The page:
The Irishman has a vast panoply of characters and countless subplots but there is not even an iota of incoherence as everything is tied up ever so neatly. The clever interplay between dialogues and voiceovers is another major highlight of the film. Perhaps, the only blemish is the de-aging technology which is still in its nascent stage. The film is bound to remind one of some of the best gangster / mafia films of all time, in particular Goodfellas and The Godfather. But, The Irishman is far more contemplative and personal than all of them. Yes, it’s narrated in Scorsese’s trademark style. But the final half an hour is what separates it from all other gangster films. During the last 30 odd minutes, the film unfolds like an elegy; it’s poignant, contemplative and deeply powerful. In these final moments, there is a sudden realization of regret, guilt, and abject solitude as a formidable character finally comes to terms with the reality of his actions while being at his most vulnerable.
Al Pacino and Robert De Niro
A Still from The Irishman
The acting performances are all topnotch. While De Niro leads from the front, delivering yet another unforgettable performance that easily rates with his best. He goes through an entire gamut of emotions. It is, however, slightly low-key and understated just like his impeccable performance in Sergio Leone’s magnum opus Once Upon a Time in America. It’s a complete performance in every possible manner. Al Pacino, on the other hand, is electrifying to watch as Jimmy Hoffa. He plays the character with such youthful exuberance that one is reminded of Pacino of old. The scenes he shares with De Niro are pure gold. After the frugality of Heat and the nearly forgettable Righteous Kill, the duo dearly needed something like The Irishman to finally quench the thirst of their fans. As for Pesci, he is one actor who never fails to impress. You give him any role and he will ensure that it’s turned into something memorable. Here again he delivers a delightful performance that vied with Pacino’s for the Oscar for Best Supporting Actor. Also, Harvey Keitel is menacing to watch in his cameo appearance as the Sicilian-American mobster Angelo Bruno.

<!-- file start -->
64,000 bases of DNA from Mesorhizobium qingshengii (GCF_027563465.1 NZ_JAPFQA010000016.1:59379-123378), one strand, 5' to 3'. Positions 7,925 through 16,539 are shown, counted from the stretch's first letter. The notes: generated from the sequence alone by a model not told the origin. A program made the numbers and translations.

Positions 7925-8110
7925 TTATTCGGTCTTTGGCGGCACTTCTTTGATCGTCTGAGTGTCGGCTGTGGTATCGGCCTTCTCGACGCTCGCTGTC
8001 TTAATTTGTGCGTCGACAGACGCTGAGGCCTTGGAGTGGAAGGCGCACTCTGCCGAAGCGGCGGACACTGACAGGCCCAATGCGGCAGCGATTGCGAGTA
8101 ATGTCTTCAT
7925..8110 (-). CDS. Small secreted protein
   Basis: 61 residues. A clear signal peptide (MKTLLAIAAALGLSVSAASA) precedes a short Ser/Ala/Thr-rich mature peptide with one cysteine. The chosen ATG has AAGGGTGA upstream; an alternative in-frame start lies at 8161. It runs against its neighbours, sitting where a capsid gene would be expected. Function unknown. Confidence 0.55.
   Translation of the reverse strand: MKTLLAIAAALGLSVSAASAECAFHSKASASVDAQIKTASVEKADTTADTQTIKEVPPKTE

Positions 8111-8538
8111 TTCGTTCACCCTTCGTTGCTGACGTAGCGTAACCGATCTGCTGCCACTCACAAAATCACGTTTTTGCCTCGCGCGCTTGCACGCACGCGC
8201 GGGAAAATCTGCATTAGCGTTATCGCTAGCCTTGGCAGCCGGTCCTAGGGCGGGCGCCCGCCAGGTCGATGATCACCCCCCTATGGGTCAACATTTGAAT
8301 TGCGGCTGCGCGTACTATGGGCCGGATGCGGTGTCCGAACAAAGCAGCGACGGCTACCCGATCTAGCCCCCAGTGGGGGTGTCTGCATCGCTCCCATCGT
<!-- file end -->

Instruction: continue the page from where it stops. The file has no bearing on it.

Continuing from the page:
Robert De Niro as Frank Sheeran in the aforementioned opening scene of The Irishman
Robert De Niro as Frank Sheeran in the aforementioned opening scene of The Irishman
The Irishman can be described as a requiem for all the gangster / mafia films that came before it. It is to the gangster genre what Unforgiven proved to be for the Western genre. Despite a running time of 209 minutes, The Irishman proves to be an endlessly engaging cinematic experience. Scorsese succeeds in the nigh impossible task of making old, dilapidated-looking men look uber-cool. He demonstrates yet again why at 77 he is still a force to be reckoned with as far as the world of cinema is concerned. And while he may not be in the business of painting houses, he certainly knows how to paint the cinematic canvas. 

The Irishman had its world premiere at the 57th New York Film Festival on September 27, 2019. It received widespread critical acclaim with unanimous praise for Scorsese's direction and the performances of De Niro, Pacino, and Pesci. It bagged a total of 10 Oscar nominations. The Irishman is currently streaming on Netflix.

Rating: 9.5/10